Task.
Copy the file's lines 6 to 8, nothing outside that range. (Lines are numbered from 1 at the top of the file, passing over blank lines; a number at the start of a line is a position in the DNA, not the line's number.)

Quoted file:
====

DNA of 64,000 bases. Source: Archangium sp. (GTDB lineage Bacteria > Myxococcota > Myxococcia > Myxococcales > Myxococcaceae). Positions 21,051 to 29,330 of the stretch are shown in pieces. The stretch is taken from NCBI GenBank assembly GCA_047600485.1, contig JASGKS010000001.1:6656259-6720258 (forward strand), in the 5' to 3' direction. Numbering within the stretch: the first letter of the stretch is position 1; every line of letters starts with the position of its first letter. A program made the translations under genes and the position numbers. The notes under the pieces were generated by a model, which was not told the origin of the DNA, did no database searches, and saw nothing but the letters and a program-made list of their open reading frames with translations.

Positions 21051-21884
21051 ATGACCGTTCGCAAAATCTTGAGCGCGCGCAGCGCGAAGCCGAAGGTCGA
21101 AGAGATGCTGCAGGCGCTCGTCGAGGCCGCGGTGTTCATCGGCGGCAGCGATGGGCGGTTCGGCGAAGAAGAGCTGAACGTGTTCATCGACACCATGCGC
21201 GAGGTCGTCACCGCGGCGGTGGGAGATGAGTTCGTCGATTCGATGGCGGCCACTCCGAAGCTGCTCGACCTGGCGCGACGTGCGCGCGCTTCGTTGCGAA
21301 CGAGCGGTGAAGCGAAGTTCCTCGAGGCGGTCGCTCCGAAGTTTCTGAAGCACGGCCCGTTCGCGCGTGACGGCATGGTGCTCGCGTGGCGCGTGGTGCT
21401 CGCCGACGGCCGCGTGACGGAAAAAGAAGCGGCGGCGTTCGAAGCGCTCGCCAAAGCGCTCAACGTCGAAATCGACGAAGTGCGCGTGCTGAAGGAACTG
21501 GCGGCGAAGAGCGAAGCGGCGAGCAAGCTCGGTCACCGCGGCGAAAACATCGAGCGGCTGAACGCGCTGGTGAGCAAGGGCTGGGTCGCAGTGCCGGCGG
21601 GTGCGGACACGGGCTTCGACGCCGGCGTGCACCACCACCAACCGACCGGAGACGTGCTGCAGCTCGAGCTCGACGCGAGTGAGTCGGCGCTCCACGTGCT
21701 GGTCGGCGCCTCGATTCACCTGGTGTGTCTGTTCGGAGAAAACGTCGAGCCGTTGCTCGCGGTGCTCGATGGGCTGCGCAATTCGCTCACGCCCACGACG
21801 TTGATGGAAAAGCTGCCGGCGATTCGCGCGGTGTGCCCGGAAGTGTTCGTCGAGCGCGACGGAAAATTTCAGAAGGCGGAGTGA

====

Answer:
21301 CGAGCGGTGAAGCGAAGTTCCTCGAGGCGGTCGCTCCGAAGTTTCTGAAGCACGGCCCGTTCGCGCGTGACGGCATGGTGCTCGCGTGGCGCGTGGTGCT
21401 CGCCGACGGCCGCGTGACGGAAAAAGAAGCGGCGGCGTTCGAAGCGCTCGCCAAAGCGCTCAACGTCGAAATCGACGAAGTGCGCGTGCTGAAGGAACTG
21501 GCGGCGAAGAGCGAAGCGGCGAGCAAGCTCGGTCACCGCGGCGAAAACATCGAGCGGCTGAACGCGCTGGTGAGCAAGGGCTGGGTCGCAGTGCCGGCGG